Aspiring physicians in medical school at PIH’s groundbreaking University of Global Health Equity (UGHE) in northern Rwanda spend much of their first year listening to and learning from community health workers. Upending traditional medical education in favour of a comprehensive focus on health equity is at the core of everything UGHE does, so it makes sense to leverage the expertise of the cadre of health workers who are closest to patients’ lives. In this way, UGHE, founded in 2014, is pioneering a new model of training leaders who will emerge ready to develop health care services and systems that connect neglected communities with essential and life-saving care. Students, the majority of whom are women, come from across Africa and the globe. To attract the best candidates irrespective of ability to pay, tuition for the six-year, dual degree Bachelor of Medicine, Bachelor of Surgery program is free — but in exchange, students sign an Umusanzu Agreement, a commitment to serve the most vulnerable for six to nine years after graduation. Based on the values students learn at UGHE, we have little doubt it will be a lifelong practice. See www.ughe.org for more.

Essential Workers? Hello, CHWs

For three decades, PIH-supported community health workers (CHWs) have addressed the root causes of suffering in the poorest and most remote places by directly serving the communities where they live. From accompanying HIV and TB patients to health promotion, home visits, and everyday acts of solidarity, the simple act of showing up and being of service – otherwise known as ‘accompaniment’ – has had transformative impacts on patient outcomes. PIH is active in global advocacy to ensure CHWs are compensated, trained, mentored, and supervised, as fits their role as the eyes and ears of a health system. Over the years, as ministries of health are moving toward polyvalent models in which CHWs focus on a range of health issues rather than specific diseases, PIH sites including Malawi and Liberia have adopted a “household model” of CHW programming, a transition that PIH Canada has actively supported. In Malawi, for example, a CHW is assigned to each of the more than 32,000 households across the catchment area where we work, carrying out epidemiological surveillance, treatment, and care services that are at the heart of Neno district’s public health system. See story on Page 20.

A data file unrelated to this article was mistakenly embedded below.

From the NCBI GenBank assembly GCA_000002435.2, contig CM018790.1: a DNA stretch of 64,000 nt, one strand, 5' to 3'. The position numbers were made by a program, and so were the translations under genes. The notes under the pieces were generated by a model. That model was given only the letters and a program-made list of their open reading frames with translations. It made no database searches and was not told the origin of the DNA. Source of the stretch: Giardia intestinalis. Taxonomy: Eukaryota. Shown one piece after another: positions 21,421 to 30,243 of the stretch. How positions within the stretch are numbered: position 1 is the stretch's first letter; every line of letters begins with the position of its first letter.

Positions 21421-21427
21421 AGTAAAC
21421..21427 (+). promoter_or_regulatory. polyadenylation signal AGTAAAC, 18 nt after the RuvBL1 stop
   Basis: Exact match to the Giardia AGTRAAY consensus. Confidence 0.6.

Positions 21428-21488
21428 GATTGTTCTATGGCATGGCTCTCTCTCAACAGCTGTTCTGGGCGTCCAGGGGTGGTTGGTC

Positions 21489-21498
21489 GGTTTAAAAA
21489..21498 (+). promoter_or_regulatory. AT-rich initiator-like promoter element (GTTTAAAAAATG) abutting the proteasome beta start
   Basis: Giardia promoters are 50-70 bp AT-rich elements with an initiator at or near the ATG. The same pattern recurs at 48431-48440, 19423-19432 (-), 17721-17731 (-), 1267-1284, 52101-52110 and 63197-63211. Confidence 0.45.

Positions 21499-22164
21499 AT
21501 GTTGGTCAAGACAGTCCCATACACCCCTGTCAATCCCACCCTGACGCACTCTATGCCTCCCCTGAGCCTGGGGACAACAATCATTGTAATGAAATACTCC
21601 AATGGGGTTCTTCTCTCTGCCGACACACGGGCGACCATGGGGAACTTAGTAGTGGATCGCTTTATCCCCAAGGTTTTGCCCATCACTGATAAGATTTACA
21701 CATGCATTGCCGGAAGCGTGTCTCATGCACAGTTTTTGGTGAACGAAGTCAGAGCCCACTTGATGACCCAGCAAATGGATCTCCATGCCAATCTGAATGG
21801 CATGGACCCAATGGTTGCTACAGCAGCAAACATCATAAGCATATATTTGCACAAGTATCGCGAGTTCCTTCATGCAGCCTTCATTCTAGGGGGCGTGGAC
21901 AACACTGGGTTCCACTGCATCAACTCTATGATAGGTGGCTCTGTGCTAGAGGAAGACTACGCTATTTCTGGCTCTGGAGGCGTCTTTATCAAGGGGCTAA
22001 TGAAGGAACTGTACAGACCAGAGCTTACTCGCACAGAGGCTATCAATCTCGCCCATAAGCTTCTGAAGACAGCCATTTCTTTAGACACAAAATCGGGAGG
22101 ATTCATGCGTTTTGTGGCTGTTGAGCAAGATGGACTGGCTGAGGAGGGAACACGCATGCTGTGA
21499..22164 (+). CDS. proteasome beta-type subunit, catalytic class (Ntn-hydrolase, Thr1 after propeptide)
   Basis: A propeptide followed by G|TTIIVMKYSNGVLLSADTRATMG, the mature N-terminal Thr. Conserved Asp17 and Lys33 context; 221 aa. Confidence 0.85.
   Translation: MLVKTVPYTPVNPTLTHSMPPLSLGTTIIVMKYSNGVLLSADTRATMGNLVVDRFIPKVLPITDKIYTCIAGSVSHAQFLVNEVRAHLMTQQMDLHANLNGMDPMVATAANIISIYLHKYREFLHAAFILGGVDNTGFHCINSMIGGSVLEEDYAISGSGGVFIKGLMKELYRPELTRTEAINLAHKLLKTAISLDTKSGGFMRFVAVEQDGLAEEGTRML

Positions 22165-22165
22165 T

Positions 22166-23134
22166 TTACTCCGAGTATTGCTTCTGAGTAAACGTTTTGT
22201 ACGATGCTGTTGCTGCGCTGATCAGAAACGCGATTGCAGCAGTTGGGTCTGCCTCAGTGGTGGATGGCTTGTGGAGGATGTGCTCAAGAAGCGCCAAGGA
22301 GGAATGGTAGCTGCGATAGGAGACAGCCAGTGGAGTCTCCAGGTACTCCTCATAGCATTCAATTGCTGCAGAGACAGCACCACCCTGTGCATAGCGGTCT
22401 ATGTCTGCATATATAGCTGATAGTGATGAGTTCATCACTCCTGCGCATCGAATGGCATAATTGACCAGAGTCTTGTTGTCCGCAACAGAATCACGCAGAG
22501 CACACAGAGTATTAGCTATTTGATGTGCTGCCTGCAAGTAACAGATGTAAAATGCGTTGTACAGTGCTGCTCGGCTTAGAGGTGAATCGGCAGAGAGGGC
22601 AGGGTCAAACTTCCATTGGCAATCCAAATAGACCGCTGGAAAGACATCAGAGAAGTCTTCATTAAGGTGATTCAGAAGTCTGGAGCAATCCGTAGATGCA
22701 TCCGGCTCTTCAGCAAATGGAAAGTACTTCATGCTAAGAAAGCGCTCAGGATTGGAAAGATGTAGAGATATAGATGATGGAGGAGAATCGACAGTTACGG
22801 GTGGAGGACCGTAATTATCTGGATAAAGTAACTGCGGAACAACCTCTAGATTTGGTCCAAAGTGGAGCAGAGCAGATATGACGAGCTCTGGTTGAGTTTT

Naomi Williams pictured with her daughter, Ade. When Naomi suffered eclampsia and postpartum hemorrhage, clinicians at Koidu Government Hospital in Sierra Leone saved her life. (Photo by Maya Brownstein / PIH)
Centering Needs of Women and Girls

In all countries where PIH works, women and girls have fewer opportunities than their male counterparts to live safely, freely, and in good health. PIH strives to address this inequity by consistently expanding access to women’s health services, including by introducing and scaling up family planning services, high-quality prenatal and obstetric care, and cervical cancer screening and treatment. In Haiti, PIH was among the first NGOs to embrace the HPV vaccine for girls. In Rwanda, PIH supported a successful national HPV vaccination program. It also remains a core part of our mission to radically reduce maternal mortality. In April 2021, groundbreaking began on a state-of-the-art teaching and training center: the Maternal Centre of Excellence in Kono District, Sierra Leone. Based at Koidu Government Hospital, the center will provide high-quality labour, delivery, and maternal health services and serve as an example of what is possible in a country with one of the highest rates of maternal mortality in the world.

The Way Forward

As we consider the next 10 years, we know PIH Canada needs to grow in order to increase our impact. It won’t always be a linear path, but it will be grounded in equity and PIH values of commitment, partnership, humility, integrity, and accountability. As shown in our 2021 annual report, when PIH Canada staff came together to think about how we can accelerate our work and expand our impact, here’s some of what came out:

Every person, no matter who they are or where they’re from, deserves the best health care we know how to offer.